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August 31, 2016 / 27 Av, 5776

Posts Tagged ‘Turkey’

US Group Says Nukes At Incirlik Air Base At Risk of Seizure by Turkey Government

Tuesday, August 16th, 2016

A Washington DC think tank has warned in a new report that American nuclear weapons stored at the Incirlik air base in southeastern Turkey are at risk of being seized by the Ankara government.

That is the conclusion reached by the Stimson Center, a nonpartisan Washington DC think tank dedicated to promoting “global peace and economic prosperity.”

The claim was made in a report issued by the group on Monday, entitled “B61 Life Extension Program: Costs and Policy Consideration.”

“Whether the U.S. could have maintained control of the weapons in the event of a protracted civil conflict in Turkey is an unanswerable question,” the center maintained in its report.

According to co-author Lacie Heeley, “it’s a roll of the dice to continue to have approximately 50 of America’s nuclear weapons stationed at Incirlik Air Base in Turkey.

“There are significant safeguards in place… But safeguards are just that, they don’t eliminate risk,” she told the AFP news agency. “In the event of a coup, we can’t say for certain that we would have been able to maintain control.”

In response, the Pentagon said in a statement, “We do not discuss the location of strategic assets. “The [Department of Defense] has taken appropriate steps to maintain the safety and security of our personnel, their families, and our facilities, and we will continue to do so.”

Thousands of members of the judiciary, police and military have been arrested in an ongoing purge taking place in the wake of a failed coup attempt in Turkey last month.

The government is also continuing its media crackdown on news outlets that appear to be critical of its policies in any way.

Authorities ordered the closing of 45 newspapers, 23 radio stations, 16 television channels and three news agencies this month. Arrest warrants were issued for 47 former employees and executives of Zaman, a media group accused of links to Fethullah Gulen, an elderly Turkish Islamic cleric in self-imposed exile in the United States.

Hana Levi Julian

#ThankYouHamas! Gaza Tourism Campaign

Thursday, August 11th, 2016

#Thank You, Hamas!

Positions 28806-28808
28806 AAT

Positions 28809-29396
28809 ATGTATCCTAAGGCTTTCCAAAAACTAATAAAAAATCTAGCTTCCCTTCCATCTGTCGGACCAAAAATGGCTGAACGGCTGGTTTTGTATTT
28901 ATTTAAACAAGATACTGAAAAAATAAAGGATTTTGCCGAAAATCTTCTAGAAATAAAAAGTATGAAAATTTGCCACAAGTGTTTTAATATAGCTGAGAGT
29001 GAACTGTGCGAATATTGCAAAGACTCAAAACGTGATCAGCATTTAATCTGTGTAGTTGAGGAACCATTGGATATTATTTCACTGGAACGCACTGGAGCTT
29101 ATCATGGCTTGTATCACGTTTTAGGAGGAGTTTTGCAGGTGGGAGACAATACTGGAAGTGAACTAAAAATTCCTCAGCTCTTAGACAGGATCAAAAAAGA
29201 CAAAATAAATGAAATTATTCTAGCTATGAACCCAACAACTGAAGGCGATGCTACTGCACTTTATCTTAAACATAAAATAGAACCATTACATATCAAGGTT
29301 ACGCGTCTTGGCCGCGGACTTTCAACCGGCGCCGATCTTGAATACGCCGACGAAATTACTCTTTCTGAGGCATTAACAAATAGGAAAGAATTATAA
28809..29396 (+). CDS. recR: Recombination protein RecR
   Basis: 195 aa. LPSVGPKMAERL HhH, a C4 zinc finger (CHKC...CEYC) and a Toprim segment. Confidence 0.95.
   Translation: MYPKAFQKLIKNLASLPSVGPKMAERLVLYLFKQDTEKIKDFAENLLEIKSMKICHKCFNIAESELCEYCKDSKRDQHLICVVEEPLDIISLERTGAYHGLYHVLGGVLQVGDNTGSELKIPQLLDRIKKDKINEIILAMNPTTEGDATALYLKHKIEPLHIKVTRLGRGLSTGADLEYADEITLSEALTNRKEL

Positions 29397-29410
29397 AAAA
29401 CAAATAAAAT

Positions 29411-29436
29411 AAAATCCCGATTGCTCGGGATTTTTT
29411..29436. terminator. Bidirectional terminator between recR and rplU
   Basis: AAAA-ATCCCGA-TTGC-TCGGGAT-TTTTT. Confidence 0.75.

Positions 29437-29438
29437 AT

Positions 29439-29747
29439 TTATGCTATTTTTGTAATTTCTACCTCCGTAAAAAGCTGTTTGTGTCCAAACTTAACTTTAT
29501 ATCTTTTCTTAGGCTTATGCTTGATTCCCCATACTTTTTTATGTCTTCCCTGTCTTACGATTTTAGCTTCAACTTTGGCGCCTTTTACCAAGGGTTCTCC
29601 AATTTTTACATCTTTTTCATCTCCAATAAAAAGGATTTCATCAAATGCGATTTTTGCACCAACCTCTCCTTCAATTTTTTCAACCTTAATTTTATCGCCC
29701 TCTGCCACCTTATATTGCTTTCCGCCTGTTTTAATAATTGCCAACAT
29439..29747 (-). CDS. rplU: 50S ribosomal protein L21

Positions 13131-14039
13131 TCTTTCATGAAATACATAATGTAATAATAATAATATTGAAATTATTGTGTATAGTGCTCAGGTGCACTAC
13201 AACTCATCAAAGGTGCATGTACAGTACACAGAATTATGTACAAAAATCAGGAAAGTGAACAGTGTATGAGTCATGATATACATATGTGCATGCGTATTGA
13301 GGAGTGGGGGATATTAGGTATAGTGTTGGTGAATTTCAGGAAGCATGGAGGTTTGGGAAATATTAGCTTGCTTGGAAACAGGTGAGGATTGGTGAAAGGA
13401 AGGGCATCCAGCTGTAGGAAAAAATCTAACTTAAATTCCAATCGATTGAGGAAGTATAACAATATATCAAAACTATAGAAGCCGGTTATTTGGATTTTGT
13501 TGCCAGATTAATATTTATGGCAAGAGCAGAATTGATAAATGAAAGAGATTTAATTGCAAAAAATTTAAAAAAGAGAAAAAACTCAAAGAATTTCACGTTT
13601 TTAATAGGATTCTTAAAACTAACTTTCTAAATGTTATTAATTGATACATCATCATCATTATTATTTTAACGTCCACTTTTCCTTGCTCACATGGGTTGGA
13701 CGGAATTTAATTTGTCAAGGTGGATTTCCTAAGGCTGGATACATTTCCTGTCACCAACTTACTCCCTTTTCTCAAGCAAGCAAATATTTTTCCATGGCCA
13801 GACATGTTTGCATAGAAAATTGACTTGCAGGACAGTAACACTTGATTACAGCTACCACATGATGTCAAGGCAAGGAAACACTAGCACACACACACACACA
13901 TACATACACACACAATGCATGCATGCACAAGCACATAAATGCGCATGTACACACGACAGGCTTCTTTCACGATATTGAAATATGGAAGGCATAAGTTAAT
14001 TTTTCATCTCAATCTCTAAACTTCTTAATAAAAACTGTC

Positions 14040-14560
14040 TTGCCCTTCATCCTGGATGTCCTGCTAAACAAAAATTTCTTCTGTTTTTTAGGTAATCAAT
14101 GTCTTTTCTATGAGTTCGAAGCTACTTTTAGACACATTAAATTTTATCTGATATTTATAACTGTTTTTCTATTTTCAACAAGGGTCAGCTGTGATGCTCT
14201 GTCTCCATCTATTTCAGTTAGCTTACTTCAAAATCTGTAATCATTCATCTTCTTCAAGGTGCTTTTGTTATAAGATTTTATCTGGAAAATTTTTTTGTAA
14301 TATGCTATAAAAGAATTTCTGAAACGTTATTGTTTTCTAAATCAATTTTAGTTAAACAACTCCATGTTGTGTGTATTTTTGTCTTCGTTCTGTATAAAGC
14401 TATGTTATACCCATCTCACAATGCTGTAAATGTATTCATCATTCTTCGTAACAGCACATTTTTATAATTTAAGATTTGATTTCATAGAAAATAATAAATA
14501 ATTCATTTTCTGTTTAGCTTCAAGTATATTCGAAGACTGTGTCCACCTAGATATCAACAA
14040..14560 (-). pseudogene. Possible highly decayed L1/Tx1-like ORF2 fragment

Readers who believe the fabrication that residents of Gaza are poverty-stricken Arabs living in muddy shacks with nothing to eat should find this article comforting.

Hamas has released its latest online campaign video to bring new tourists to Gaza.

The hashtag in Arabic reads: #ShukranHamas — #ThankYouHamas.

The ceaseless barrage by Hamas of rocket and mortar fire aimed at Israel and the abduction and murder of three Israeli teenagers in Gush Etzion prompted a military response from the Israel Defense Forces in July and August 2014. But since then, Gaza has been a very busy place.

Countries from around the world have poured money into the region to help rehabilitate the infrastructure. Israeli forces silenced the rocket fire emanating from the residential buildings, hospitals and schools, aimed by Hamas and Islamic Jihad terrorists. The two terror organizations deliberately embedded their military operations among civilians in order to use them as human shields. They maximized the destruction of their own cities and the deaths of their own citizens in order to exploit the media coverage for future fundraising.

It worked, of course.

After the war, Israel was excoriated for taking out the rocket launchers and other weaponry in order to neutralize the threat to its own civilian population.

And money poured in to Gaza from all quarters, as did construction supplies. Israel was forced to allow dual use materials into the region. That doesn’t include the daily in-and-out movement of people and the humanitarian aid shipments, foodstuffs, dry goods, and fuel that still flow through the border crossings, along with repeated attempts to smuggle weapons, explosives and military parts among the goods as well.

As the infrastructure and residential buildings were rebuilt, so too was the subterranean military structure of the ruling terrorist authority, which has been caught repeatedly siphoning off money and supplies intended for civilian use. This month, bona fide employees of the United Nations have been caught working for Hamas. But it hasn’t stopped the process; in fact, the United Nations has done absolutely nothing about it. Probably, it can’t and likely it wouldn’t anyway. During the last war more than a few UNRWA schools were used as storage facilities for missiles. Nothing concrete was done about that either, other than a public slap on the wrist, probably for having been stupid enough to get caught on camera. Israel, naturally, was condemned in a formal inquiry after the war.